The contemporary organization faces unprecedented environmental and technological change. Thus, one of the biggest challenges for organizations is to continuously change in a way that meets the demands of this turbulent competitive environment. The learning organization can be defined as one in which all employees are involved in identifying and solving problems, which allows the organization to continually increase its ability to grow, learn, and achieve its purpose. The organizing principle of the learning organization is not efficiency, but problem solving. Three key aspects of the learning organization are a team-based structure, empowered employees, and open information. Peter Senge is one of the best-known experts on learning organizations.
Daft, Richard L. Management. 7th ed. Australia: Thomson/South-Western, 2005.
Fayol, Henri. General and Industrial Administration. London: Sir Issac Pitman & Sons, Ltd., 1949.
Griffin, Ricky W. Management. 8th ed. Boston: Houghton Mifflin Company.
Lewis, Pamela S., Stephen H. Goodman, and Patricia M. Fandt. Management. 2nd ed. Cincinnati: South-Western College Publishing, 1998.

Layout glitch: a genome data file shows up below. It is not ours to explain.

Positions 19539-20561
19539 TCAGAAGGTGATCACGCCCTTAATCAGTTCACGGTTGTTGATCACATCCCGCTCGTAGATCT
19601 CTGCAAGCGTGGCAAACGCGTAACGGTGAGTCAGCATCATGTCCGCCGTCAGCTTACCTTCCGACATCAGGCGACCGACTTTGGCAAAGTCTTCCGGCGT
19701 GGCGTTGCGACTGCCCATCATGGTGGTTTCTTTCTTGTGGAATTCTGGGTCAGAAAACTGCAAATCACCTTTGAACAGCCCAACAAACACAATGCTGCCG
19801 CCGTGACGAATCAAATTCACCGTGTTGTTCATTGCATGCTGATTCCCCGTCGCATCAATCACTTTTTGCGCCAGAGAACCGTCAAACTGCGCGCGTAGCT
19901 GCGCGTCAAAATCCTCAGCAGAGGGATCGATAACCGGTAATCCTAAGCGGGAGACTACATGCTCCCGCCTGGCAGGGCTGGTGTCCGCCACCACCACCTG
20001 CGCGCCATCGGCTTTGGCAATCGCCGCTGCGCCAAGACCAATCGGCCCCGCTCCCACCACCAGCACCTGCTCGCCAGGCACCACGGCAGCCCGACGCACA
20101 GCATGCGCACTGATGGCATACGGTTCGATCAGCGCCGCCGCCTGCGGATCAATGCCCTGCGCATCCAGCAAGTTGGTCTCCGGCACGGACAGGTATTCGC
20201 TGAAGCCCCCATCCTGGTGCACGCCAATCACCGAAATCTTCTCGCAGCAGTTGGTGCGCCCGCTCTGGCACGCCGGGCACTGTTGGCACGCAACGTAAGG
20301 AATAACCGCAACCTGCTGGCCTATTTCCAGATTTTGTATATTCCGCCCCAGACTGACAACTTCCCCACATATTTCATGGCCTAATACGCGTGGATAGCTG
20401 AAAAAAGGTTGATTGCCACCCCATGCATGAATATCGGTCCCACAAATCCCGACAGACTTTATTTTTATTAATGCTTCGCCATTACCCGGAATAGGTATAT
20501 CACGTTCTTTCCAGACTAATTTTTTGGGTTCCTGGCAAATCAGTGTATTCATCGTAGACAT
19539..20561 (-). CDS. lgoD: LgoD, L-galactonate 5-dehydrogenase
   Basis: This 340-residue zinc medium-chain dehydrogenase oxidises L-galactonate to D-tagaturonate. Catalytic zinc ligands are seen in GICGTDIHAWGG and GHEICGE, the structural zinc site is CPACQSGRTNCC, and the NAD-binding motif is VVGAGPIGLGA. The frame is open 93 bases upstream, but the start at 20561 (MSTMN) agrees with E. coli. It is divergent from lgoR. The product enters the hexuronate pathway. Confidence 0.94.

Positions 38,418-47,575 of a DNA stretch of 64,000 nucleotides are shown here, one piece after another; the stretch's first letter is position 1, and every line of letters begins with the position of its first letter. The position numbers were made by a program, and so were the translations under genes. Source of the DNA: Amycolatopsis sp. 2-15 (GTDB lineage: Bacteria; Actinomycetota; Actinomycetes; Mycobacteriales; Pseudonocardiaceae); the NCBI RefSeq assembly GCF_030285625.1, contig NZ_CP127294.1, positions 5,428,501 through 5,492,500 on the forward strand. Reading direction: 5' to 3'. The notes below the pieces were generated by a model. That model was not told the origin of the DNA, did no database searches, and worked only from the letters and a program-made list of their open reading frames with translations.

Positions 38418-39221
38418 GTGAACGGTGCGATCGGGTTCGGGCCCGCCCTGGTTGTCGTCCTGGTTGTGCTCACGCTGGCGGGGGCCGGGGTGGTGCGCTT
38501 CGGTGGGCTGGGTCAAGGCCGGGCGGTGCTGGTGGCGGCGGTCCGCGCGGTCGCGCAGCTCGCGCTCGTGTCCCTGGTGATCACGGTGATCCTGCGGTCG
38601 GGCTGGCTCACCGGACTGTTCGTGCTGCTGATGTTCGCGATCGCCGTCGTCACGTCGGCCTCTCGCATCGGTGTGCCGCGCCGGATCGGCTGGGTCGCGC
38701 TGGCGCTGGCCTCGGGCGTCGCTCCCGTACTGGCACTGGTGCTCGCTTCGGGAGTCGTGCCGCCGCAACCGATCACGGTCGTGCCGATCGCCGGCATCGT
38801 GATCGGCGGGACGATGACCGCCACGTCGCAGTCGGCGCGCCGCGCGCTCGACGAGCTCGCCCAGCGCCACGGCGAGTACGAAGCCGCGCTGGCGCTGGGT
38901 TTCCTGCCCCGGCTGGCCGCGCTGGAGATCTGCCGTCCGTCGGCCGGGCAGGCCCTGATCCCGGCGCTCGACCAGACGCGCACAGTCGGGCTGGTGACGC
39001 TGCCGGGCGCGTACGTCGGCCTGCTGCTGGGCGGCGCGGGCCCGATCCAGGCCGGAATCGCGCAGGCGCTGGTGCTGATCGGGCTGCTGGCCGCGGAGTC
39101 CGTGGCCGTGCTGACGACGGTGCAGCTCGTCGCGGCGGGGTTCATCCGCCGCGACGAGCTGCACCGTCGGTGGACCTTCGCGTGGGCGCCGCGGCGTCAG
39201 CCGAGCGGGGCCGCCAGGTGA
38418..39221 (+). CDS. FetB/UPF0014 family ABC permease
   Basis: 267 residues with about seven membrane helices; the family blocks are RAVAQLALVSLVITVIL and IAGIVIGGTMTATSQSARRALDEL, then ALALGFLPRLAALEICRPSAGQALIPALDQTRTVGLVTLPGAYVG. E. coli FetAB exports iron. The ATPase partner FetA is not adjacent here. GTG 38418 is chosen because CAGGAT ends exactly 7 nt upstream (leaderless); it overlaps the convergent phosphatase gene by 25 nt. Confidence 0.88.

Locke, Edwin A. "The Ideas of Frederick W. Taylor: An Evaluation." Academy of Management Review 7, no. 1 (1982): 144.
O'Connor, Ellen S. "The Politics of Management Thought: A Case Study of the Harvard Business School and the Human Relations School." Academy of Management Review 24, no. 1 (1999): 11731.
Robbins, Stephen P., and Mary Coulter. Management. 6th ed. Upper Saddle River, NJ: Prentice Hall, 1999.
Senge, Peter. The Fifth Discipline: The Art and Practice of Learning Organizations. New York: Doubleday/Currency, 1990.
Warner, Malcolm. "Organizational Behavior Revisited." Human Relations 47, no. 10 (1994): 1151164.
Wren, Daniel. The Evolution of Management Thought. 3rd ed. New York: John Wiley and Sons, 1987.